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A Cut and a Shave at Your Father’s Mustache

Old-school barbershop filled with history

Jun. 2, 2010
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I always considered the old-time barbershop the center of the universe. A haircut and straight razor shave came packaged with world news and commentary. Tales were embellished, jokes looped, advice ready. Pinaud’s Clubman and Lilac Vegetal aftershaves stamped manliness.

And a master barber with sure hands and a warm heart captained.

Today only a few strays from that old world remain, like tiny islands of nostalgia. Your Father’s Mustache (9855 W. Forest Home Ave.) is one of them. You can still ask for a straight razor shave and a splash of Pinaud. Talk is wide open, jokes still looped.

And master barber and owner Wally Jablonski captains with a big heart, a well of jokes and a billowing laugh.

“So this man goes to the gates of Heaven,” Wally stops cutting and says. “One line has 200 men and another line nobody. He asks St. Peter and St. Peter says, ‘One line’s for people who were bossed by the wife and one line for those the wife didn’t control.’ So the guy goes in the line with nobody. The Lord says, ‘What’re you doing in this line?’ And the guy says, ‘My wife told me to stay in this line.’”

Wally’s laugh fills the shop. Sitting in an antique waiting chair across the room, Bernie Bykoski, a 30-year customer, announces, “Mostly I come to hear all the jokes for the week. Wally’s a good one for that. Bill, too.”

That’s master barber Bill Jablonski, Wally’s cousin, who captains the second barber chair at Your Father’s Mustache. Bill is a Vietnam veteran with the 101st Airborne. Wally is a former Marine and also a Vietnam veteran.

Allen Krueger, a customer for 25 years, explains, “I come a lot of times and I’m here for an hour or so. It’s my day.”

A while later, another longtime customer plops in Wally’s chair and says, “Don’t cut my hair so I look like Dagwood Bumstead.” Wally blasts another laugh and drapes him with the barber cloth. He knows the cut.

History on Display

Wally’s father, himself a barber, suggested the barbershop’s name from the tune “Your Father’s Moustache,” recorded in 1945 by Woody Herman’s First Herd. In moments of levity throughout the tune, the musicians repeat, “Ah, yer faddah’s moustache.”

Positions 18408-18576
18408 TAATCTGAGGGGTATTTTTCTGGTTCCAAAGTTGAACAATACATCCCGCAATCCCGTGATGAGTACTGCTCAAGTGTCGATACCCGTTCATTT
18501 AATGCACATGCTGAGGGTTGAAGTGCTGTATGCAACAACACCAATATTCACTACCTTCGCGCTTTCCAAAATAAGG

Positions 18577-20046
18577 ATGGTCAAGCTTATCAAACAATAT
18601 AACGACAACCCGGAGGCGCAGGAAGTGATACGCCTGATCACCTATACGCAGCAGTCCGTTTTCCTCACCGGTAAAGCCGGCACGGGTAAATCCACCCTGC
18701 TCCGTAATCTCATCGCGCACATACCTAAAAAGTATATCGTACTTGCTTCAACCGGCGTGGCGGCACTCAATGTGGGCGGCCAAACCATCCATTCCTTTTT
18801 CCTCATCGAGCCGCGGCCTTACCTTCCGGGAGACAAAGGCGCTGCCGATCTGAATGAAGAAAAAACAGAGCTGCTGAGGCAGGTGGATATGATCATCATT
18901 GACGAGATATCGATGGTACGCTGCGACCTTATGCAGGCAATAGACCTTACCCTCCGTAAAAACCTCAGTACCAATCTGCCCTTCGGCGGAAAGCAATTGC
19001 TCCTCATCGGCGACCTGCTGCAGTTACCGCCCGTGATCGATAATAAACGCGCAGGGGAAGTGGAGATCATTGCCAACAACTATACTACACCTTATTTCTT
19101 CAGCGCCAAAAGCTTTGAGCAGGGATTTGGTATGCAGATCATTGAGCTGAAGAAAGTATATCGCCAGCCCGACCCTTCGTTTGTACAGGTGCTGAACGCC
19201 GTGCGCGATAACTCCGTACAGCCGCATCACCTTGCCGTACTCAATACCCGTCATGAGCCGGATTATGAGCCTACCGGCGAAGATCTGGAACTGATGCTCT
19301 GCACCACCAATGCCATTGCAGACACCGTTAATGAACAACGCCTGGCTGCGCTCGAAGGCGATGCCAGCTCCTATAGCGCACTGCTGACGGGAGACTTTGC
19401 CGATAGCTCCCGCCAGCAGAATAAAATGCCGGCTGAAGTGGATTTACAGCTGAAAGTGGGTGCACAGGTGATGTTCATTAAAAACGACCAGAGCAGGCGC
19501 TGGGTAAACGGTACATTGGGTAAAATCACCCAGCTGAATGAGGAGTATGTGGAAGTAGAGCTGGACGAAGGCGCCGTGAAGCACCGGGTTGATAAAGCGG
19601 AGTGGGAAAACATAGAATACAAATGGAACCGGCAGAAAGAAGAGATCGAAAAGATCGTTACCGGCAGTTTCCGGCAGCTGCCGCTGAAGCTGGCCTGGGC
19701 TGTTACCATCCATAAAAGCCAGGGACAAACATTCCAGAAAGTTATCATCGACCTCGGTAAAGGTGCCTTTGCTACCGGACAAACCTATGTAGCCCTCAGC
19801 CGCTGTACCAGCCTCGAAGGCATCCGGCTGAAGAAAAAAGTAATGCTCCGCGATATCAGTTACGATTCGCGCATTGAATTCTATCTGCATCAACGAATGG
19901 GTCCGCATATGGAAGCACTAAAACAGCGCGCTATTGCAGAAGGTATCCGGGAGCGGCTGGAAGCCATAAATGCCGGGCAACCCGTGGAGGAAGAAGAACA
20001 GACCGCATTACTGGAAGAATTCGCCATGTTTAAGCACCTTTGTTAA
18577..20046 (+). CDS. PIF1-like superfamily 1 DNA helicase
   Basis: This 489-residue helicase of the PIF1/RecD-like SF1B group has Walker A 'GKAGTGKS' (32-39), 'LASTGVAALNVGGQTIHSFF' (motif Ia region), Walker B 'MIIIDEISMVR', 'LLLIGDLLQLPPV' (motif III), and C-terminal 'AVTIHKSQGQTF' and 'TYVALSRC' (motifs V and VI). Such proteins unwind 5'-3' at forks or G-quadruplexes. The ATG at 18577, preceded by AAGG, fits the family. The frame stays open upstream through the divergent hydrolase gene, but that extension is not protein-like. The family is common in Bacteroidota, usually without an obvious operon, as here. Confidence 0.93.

Ah, but then Your Father’s Mustache is not just an old-time barbershop. Occupying a Cream City brick house built in 1869 by farmer Jacob Wagner, the place is also a miniature museum of wet shaving memorabilia Wally has accumulated over the years. Collectibles dress the walls and pack the display cabinets. “About 25% of everything in this shop has been donated by customers,” Wally explains.

He is not exactly sure why his customers have made the donations. “They come and say, ‘I have something for your shop,’” he notes. “I’ve offered free haircuts or money. They say, ‘No, I just wanted it in your shop, because I know you won’t sell it.’”

Nothing is for sale except a great haircut and a straight razor shave.

The vast collection includes 35 out of about 100 shaving mugs in his possession displayed in a big open cabinet donated by a customer. Vintage straight razors, double-edge safety razors, hanging strops, shaving brushes, hair clippers, barber bottles and scores of other knickknacks are displayed.

A shoeshine stand once used for a shine by former Vice President Hubert Humphrey sits in one corner. The wall crank phone is the open line. Below it, on the marble counter, an old cash register cranks up Wally’s story machine. “The store clerk was a hippie-type with long hair,” he says, laughing. “He looked at me and said, ‘What business you in?’ and I said, ‘Barbershop,’ and the guy said, ‘Aw, what a bummer.’”

The 10-piece oak back bar with its five mirrors, marble counter and two sinks, built in 1889, and the two barber chairs, built in 1898, are from a hotel barbershop in Mineral Point, Wis. Wally bought them in 1970 from a retiring barber named Robert Ingles. One chair has a story: During the Depression, a man, his Cadillac parked with the engine running, swept into Ingles’ barbershop and demanded, “I want a shave and a haircut and I want you to keep your mouth shut.”

Afterward, he paid Ingles $5, a week’s wage for a barber, dashed out and the Caddy sped away. Only after reading newspaper accounts did Ingles discover his customer was the gangster John Dillinger. “I never told a soul in Mineral Point until I found out Dillinger was killed,” Ingles said to Wally.

Wally says, “So John Dillinger sat in one of these two chairs.” He pauses. “I’ve met so many fascinating people collecting this stuff.”

Perhaps that is one reason why Wally Jablonski is a third-generation barber. That and, like his father, doing work that makes him really happy. Your Father’s Mustache is proof.


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